THE BLOG

Radar Festival LA: Stones in Her Mouth

09/27/2013 12:30 pm ET

This performance piece by Samoan choreographer Lemi Ponifasio, which had its world premiere at the Radar Festival in Los Angeles this week, is a perplexing work. On the one hand, it has a powerful and truthful core - it was developed by a group of Maori women as a response to the role of women in their own country and around the world. It features mesmerizing songs and chants in the Maori language and touches on rituals that are moving and transcendent.

However, the piece employs design and production techniques that are deeply flawed, and occasionally disastrous, and that transform what is a strong concept and stirring text into a monotonous, tame and flabby production. The chief flaw in the production choices was the decision to shine a bright light directly into the faces of the audience for the entire performance.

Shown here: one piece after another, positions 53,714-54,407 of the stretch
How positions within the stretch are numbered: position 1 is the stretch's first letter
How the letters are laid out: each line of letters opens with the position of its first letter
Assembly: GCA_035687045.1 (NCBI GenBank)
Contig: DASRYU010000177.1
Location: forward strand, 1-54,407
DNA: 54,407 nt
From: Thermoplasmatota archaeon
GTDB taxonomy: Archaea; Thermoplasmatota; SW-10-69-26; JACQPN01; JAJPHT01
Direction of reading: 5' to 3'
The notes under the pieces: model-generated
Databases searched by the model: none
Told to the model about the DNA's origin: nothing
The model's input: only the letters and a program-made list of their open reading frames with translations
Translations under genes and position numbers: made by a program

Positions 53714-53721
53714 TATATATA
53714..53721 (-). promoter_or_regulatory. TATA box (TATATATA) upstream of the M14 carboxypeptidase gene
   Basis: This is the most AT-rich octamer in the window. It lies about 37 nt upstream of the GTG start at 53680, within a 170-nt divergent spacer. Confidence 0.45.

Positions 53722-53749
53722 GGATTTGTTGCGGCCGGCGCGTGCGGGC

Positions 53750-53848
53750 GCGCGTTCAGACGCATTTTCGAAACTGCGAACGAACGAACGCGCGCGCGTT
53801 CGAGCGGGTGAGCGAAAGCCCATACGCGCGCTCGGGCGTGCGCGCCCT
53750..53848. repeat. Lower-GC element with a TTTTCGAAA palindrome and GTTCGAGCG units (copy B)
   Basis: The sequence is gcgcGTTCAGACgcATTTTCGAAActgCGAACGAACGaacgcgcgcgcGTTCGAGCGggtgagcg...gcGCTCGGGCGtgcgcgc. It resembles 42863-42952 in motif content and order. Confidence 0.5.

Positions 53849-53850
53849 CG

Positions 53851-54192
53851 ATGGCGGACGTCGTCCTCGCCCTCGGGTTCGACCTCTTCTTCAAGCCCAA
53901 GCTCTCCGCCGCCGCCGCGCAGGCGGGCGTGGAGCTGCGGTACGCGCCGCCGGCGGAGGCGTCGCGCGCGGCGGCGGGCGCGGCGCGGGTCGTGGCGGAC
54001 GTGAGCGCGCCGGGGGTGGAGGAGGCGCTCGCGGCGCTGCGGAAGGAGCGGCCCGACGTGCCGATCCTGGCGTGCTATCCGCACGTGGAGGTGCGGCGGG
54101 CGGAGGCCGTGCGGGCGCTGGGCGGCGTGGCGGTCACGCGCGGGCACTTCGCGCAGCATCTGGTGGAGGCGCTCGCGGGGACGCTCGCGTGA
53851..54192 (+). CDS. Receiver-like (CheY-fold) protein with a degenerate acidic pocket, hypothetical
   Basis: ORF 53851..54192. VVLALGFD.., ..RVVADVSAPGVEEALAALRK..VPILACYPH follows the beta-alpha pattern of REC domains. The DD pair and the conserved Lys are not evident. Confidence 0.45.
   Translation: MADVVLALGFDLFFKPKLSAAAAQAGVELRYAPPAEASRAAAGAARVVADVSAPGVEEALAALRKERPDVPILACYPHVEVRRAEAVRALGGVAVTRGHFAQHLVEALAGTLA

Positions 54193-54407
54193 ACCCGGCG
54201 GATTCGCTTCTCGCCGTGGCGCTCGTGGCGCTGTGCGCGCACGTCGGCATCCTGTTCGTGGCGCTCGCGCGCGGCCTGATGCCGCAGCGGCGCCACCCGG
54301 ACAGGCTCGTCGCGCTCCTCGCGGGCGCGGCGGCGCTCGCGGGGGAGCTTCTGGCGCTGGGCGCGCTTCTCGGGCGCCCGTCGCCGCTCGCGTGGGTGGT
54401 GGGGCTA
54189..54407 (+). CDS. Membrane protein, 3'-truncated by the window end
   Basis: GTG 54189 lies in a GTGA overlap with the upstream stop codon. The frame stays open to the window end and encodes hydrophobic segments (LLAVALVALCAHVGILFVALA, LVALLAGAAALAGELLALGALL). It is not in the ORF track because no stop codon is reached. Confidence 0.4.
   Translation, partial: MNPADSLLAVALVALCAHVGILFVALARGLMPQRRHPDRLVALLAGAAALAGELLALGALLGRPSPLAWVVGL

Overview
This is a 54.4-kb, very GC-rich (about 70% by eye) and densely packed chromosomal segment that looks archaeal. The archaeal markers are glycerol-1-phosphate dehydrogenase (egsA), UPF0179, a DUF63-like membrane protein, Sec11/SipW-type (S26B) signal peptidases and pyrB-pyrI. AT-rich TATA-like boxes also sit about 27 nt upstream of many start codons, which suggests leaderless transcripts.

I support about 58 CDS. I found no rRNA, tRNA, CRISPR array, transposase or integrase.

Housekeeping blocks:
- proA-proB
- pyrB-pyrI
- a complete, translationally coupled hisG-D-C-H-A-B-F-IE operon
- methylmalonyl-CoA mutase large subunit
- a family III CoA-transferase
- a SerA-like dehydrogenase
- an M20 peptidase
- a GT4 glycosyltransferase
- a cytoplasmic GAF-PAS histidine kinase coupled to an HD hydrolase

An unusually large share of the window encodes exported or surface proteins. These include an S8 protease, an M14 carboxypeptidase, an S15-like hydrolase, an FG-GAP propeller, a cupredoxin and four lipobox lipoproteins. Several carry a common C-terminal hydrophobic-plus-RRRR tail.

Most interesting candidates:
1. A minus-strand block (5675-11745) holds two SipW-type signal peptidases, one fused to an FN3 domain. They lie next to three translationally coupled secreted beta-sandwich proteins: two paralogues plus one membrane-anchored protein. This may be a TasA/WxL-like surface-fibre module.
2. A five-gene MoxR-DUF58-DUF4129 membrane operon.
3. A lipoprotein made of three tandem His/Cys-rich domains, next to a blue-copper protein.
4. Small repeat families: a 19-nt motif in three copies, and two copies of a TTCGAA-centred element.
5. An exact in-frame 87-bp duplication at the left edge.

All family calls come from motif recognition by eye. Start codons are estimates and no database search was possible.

While Ponifasio is known for his use of light and darkness, the end result is that the show is virtually unwatchable. (A number of audience members were seen shielding their eyes with their programs or trying to squint through sunglasses to see what was happening onstage). Although there may be some aesthetic reasons for largely blinding the audience to the performance, it ends up being just plain silly and annoying, and adds to the frustration of what is an overlong and plodding piece.

Other elements of the piece are terrific. The voices of the performers and the precision of their movements are excellent. The sound track - a mélange of sound effects and music - is very good, and manages to deflect some of the other poor production choices. The choreography, on the other hand, performed in excruciatingly slow motion, is largely uninspired, even if it were performed at three times the speed. But in super slow-motion, it is simply aggravating.

The problem with Ponifasio's work here is the heavy overlay of misguided production techniques that wreak havoc with a very compelling text and engaging performers. With a little more trust in the text and performers - and judicious cutting of an overlong piece - Ponifasio would have a first-rate and important work.